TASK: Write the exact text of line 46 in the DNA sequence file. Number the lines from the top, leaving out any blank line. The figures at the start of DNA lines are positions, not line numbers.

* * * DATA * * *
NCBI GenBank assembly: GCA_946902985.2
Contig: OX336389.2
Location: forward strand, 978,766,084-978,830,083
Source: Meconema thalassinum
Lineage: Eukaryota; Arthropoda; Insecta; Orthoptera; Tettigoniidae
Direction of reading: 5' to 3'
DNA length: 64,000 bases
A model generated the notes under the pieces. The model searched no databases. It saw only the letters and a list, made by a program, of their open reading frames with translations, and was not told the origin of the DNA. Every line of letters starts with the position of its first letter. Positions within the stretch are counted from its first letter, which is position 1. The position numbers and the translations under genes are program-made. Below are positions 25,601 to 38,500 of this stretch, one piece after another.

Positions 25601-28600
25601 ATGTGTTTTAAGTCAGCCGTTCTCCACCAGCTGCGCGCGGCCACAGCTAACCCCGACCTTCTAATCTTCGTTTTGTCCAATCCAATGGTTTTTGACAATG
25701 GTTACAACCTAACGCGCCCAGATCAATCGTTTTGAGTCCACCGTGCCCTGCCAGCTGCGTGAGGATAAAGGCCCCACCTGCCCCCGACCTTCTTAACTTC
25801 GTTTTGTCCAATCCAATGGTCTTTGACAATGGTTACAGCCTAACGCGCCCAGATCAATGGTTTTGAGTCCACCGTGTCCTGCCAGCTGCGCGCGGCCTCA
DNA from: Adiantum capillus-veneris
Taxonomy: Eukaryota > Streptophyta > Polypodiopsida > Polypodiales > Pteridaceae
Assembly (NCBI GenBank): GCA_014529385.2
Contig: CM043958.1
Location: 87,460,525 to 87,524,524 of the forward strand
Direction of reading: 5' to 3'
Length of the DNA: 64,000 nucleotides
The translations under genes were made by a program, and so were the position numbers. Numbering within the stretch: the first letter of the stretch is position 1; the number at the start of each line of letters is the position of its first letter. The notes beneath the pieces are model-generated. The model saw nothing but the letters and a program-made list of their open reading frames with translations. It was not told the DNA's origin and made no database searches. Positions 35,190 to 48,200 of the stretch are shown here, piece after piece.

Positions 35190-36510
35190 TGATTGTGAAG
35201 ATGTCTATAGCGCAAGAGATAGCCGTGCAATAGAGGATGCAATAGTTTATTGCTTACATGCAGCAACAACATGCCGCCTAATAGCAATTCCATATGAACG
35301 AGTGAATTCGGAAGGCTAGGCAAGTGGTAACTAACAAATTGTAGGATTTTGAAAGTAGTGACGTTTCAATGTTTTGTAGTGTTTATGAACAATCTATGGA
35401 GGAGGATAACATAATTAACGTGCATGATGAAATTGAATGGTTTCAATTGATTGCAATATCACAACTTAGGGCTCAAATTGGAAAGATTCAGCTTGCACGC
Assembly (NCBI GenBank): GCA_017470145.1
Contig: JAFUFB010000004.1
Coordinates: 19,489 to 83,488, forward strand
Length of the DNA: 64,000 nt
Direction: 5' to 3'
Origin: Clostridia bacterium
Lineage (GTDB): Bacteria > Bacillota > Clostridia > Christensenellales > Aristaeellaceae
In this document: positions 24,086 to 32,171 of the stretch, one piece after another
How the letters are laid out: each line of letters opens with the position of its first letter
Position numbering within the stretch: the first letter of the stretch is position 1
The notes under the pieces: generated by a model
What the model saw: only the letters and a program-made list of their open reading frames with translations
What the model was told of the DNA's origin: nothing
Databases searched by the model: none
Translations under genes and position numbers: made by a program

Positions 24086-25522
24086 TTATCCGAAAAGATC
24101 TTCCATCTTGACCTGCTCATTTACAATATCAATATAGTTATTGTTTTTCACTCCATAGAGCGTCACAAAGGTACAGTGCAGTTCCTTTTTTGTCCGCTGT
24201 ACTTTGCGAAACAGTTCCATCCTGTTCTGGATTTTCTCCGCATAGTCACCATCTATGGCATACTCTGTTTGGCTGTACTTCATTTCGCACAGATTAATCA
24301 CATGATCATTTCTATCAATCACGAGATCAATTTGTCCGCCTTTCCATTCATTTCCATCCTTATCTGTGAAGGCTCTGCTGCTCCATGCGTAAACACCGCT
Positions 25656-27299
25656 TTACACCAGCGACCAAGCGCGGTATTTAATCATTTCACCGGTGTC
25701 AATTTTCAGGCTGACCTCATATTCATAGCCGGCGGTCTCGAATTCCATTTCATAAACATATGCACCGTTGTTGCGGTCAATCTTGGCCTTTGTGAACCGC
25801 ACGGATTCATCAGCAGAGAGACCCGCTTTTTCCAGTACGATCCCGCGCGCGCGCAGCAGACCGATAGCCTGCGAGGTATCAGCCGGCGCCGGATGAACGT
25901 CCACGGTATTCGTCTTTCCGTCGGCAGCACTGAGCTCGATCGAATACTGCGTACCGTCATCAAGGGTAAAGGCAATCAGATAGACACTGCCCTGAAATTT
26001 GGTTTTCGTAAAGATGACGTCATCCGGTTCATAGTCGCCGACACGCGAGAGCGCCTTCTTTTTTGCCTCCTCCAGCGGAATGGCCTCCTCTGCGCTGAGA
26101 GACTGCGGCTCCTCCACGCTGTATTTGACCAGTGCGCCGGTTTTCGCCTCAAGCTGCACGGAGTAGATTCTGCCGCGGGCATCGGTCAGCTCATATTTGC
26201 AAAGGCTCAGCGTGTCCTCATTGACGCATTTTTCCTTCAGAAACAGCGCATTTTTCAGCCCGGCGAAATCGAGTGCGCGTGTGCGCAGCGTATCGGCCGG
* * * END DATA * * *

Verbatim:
Positions 25656-27299